After leaving his native France for Tahiti in 1891 to escape “everything that is artificial and conventional”, Paul Gauguin visited France between 1893 and 1895, after which he returned to the South Seas, where he remained until his death in 1903. Gauguin spent much of his visit to France working on an account of his experiences in Tahiti. He also made some paintings, including Day of the God (Mahana No Atua), which may have originated as an illustration for his book. Gauguin divides his canvas in thirds.  In the top register, a statue of the Polynesian god Hina or Taaroa is the focus of a religious ceremony that appears to involve two women in white carrying offerings, a man in white playing a flute, and two women in red dancing. In back of them, a couple in white embraces and another woman in white moves to the left. Gauguin arranges all nine figures (including the statue) so they create a frieze or procession. In the middle register, three nude figures are arranged symmetrically at the water’s edge; one immerses her feet in the water, another just dips her toes, while the third retreats from the water entirely; they may represent birth, life and death. In the foreground, what appear to represent colorful reflections in the water possess the unnatural flatness of color fields in abstract painting. Random Trivia: Gauguin was disappointed with the stone architecture and sculpture of the Polynesians (much of which had been destroyed by Christian missionaries), so he often used other sources as models for statues in his Polynesian paintings. The statue in Mahana No Atua is based on relief sculptures at the Buddhist temple at Borobudur in Indonesia. Gauguin kept a collection of photographs with him in Tahiti that included Borobudur reliefs as well as art and architecture from India, Egypt and other parts of Southeast Asia.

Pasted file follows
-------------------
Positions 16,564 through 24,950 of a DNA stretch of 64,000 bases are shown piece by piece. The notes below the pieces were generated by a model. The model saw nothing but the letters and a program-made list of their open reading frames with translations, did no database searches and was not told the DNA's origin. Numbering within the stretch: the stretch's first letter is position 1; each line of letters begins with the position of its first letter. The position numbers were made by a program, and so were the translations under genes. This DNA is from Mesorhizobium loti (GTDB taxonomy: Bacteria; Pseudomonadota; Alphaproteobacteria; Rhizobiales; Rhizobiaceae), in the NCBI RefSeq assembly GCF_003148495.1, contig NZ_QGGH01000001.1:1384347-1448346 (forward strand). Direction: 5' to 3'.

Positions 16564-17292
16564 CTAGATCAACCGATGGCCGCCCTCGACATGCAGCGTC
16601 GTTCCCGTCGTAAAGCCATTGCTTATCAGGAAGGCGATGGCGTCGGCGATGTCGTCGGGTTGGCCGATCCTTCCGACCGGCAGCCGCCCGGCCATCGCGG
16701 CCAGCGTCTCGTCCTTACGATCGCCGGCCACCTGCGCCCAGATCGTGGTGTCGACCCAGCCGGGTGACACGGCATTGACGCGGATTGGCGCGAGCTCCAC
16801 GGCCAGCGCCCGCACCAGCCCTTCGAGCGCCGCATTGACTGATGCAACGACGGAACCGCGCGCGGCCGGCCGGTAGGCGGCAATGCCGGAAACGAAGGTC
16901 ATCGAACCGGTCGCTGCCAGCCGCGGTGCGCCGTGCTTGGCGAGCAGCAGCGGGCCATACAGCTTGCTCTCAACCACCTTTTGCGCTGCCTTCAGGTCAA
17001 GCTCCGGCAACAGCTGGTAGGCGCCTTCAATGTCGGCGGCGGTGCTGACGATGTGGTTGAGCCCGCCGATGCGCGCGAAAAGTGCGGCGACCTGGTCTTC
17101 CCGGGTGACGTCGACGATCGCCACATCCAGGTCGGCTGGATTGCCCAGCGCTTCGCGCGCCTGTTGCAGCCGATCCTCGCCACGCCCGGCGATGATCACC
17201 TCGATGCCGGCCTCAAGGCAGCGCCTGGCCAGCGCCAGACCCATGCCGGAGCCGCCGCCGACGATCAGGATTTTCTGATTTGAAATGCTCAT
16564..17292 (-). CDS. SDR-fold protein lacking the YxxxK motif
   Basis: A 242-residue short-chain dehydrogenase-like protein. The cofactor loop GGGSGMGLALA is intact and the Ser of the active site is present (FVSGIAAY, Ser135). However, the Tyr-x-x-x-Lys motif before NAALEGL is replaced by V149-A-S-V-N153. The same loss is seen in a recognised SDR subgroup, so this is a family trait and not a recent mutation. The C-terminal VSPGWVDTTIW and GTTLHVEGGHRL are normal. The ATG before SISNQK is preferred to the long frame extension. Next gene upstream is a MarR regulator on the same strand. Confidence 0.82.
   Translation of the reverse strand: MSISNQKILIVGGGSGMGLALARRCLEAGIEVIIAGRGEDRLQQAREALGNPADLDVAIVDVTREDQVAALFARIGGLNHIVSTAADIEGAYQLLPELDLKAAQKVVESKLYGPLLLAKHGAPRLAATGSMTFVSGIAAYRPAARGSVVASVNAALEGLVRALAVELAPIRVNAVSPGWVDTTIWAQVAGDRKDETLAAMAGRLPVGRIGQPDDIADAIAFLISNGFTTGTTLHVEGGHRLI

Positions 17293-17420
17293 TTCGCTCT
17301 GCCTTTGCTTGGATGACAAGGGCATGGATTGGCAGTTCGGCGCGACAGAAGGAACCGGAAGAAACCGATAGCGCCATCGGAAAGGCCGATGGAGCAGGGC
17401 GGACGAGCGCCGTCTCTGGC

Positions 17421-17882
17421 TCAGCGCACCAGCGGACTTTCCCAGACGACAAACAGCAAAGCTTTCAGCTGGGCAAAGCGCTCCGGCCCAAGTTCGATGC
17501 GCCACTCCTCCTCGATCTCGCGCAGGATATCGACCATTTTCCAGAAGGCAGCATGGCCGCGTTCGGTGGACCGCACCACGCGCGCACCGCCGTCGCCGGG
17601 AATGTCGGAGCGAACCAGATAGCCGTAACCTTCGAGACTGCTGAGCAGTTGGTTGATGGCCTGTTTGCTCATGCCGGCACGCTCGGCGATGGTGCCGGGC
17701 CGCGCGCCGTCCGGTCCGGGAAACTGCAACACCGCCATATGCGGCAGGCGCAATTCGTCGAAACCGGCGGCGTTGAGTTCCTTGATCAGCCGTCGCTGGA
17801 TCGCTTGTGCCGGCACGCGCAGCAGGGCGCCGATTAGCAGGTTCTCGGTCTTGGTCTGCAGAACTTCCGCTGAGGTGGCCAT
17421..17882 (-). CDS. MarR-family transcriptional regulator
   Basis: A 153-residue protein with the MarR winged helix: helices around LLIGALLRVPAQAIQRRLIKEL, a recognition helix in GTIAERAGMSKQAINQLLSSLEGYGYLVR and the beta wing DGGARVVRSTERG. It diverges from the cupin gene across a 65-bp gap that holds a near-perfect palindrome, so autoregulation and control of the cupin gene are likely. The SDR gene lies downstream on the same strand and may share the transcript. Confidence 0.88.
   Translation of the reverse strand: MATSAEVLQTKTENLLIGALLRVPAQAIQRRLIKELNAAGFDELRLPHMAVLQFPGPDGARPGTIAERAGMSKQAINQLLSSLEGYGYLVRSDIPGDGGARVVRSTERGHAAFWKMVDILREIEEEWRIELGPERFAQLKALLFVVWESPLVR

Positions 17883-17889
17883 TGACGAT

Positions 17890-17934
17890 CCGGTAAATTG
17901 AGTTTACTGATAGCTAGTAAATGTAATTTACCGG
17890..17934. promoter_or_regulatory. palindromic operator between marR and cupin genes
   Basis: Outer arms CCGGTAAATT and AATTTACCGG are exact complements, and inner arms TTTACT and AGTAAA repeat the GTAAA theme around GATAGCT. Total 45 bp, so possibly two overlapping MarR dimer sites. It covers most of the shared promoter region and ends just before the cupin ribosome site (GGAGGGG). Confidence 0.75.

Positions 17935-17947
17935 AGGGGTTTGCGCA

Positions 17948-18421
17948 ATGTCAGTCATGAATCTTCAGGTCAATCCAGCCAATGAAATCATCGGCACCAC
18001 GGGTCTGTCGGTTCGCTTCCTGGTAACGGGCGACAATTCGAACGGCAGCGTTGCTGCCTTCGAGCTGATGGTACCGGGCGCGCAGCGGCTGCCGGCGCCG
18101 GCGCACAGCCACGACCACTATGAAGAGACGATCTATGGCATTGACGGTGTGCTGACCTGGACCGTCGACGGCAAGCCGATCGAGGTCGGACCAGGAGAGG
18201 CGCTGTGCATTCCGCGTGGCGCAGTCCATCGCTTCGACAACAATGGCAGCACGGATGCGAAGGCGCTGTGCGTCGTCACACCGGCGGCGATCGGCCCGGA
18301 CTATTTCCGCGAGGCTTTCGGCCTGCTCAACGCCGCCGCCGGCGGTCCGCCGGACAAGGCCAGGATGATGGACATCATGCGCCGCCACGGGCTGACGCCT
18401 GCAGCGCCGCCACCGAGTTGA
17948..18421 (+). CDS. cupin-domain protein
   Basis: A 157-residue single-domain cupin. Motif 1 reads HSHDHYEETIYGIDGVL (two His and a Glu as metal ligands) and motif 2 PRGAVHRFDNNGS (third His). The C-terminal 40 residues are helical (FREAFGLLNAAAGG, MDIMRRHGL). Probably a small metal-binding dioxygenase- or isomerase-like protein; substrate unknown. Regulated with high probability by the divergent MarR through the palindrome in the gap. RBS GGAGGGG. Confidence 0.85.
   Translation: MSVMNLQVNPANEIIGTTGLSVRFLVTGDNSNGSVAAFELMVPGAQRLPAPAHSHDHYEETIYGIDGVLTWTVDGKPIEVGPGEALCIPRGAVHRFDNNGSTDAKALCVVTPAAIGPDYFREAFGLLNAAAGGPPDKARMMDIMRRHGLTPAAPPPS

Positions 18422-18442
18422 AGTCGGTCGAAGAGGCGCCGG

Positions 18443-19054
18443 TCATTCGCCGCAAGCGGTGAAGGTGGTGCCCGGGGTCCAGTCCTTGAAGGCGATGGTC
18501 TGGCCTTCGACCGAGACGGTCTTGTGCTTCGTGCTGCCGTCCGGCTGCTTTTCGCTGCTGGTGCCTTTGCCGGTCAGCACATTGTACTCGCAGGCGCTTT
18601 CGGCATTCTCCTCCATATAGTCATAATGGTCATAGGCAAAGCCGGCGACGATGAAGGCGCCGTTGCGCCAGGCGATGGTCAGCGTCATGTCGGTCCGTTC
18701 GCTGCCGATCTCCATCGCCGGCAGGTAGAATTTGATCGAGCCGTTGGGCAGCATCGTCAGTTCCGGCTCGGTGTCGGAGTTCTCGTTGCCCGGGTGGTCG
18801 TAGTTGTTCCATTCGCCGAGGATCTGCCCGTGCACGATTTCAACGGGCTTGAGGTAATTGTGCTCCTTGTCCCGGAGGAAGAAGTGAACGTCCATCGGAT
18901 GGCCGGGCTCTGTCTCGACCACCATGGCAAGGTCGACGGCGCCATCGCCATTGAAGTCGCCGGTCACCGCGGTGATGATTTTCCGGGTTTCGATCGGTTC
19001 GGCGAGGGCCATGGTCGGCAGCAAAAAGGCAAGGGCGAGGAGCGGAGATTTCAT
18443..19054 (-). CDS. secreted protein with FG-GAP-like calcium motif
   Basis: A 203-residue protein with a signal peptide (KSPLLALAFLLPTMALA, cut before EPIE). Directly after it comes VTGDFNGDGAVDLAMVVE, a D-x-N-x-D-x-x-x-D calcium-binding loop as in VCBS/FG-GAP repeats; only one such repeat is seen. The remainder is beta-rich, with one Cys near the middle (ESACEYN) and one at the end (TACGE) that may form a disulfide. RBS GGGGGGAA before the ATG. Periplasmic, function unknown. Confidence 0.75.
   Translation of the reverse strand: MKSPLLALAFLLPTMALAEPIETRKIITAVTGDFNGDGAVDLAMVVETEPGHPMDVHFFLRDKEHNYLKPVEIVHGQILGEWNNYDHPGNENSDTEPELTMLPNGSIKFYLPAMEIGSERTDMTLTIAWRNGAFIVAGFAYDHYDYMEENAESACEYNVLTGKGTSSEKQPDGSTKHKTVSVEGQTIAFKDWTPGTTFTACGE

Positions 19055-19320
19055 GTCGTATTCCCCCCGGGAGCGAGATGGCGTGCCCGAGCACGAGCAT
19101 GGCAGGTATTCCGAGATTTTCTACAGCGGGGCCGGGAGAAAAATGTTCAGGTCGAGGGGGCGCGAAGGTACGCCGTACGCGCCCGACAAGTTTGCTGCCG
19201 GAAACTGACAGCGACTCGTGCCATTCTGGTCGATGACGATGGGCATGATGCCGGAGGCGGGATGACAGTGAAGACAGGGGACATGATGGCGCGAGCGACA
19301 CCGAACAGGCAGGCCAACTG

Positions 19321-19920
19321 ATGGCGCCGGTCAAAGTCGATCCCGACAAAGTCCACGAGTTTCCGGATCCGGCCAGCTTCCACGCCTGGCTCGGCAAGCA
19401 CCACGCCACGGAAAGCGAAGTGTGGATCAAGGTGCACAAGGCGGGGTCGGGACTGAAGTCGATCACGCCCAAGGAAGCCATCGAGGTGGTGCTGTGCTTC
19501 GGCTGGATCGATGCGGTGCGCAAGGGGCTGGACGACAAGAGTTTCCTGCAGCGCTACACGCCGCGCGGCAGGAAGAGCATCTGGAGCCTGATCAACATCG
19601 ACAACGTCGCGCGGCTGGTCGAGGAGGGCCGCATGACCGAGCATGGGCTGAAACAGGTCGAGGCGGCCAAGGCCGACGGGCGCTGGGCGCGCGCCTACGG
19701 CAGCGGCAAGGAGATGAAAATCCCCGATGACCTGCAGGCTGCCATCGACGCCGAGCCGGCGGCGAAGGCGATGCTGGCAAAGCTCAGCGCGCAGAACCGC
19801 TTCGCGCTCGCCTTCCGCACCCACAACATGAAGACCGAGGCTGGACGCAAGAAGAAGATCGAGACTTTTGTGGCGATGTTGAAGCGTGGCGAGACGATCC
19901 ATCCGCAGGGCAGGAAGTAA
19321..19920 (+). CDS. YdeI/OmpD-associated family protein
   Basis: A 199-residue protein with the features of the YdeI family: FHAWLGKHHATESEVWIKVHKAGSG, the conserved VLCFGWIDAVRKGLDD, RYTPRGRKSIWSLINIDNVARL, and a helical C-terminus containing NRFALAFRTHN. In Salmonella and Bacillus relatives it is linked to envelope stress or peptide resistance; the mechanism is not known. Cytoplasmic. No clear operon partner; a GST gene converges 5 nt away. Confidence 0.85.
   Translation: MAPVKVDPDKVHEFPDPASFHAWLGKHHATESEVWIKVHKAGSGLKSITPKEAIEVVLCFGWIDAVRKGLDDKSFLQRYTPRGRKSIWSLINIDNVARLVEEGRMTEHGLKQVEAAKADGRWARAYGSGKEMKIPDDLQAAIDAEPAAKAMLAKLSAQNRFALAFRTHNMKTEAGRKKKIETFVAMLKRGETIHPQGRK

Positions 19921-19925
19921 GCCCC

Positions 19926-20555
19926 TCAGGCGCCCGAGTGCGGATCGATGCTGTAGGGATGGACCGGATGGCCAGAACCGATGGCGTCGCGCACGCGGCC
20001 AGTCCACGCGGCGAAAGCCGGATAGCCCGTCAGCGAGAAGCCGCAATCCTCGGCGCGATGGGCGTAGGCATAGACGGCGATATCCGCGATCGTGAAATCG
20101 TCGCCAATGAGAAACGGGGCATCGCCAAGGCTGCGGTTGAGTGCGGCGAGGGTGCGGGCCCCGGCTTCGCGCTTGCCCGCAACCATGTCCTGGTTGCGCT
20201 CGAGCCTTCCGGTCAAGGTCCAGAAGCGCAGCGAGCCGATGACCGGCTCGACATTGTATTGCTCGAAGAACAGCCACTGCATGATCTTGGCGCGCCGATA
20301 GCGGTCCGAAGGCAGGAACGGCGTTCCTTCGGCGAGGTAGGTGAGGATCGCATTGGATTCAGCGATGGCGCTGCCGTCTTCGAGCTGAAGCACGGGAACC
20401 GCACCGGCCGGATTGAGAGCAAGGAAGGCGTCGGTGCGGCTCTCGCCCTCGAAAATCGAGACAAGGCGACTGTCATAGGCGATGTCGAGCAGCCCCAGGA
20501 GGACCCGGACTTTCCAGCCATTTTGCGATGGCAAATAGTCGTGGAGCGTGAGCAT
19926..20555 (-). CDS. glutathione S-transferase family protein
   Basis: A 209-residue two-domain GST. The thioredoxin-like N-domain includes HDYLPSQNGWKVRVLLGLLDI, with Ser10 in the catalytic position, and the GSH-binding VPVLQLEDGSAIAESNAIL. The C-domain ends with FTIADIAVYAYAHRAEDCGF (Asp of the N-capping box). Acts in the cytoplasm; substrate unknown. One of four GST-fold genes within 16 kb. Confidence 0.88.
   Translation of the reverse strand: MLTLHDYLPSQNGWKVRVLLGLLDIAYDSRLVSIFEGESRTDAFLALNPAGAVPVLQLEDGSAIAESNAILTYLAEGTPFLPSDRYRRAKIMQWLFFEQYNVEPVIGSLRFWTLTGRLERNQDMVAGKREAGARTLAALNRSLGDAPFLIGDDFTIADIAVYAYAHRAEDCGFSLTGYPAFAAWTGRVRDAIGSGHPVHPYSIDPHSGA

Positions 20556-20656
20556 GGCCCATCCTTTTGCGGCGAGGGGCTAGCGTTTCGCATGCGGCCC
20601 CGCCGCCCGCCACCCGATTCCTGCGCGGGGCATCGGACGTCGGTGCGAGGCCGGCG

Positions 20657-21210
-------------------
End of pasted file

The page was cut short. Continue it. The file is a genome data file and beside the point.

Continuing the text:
525. Dessert: Harmony in Red (The Red Room)

Artist: Henri Matisse
Date: 1908
Period/Style: Modernism; Fauvism; France
Medium: Oil paints on canvas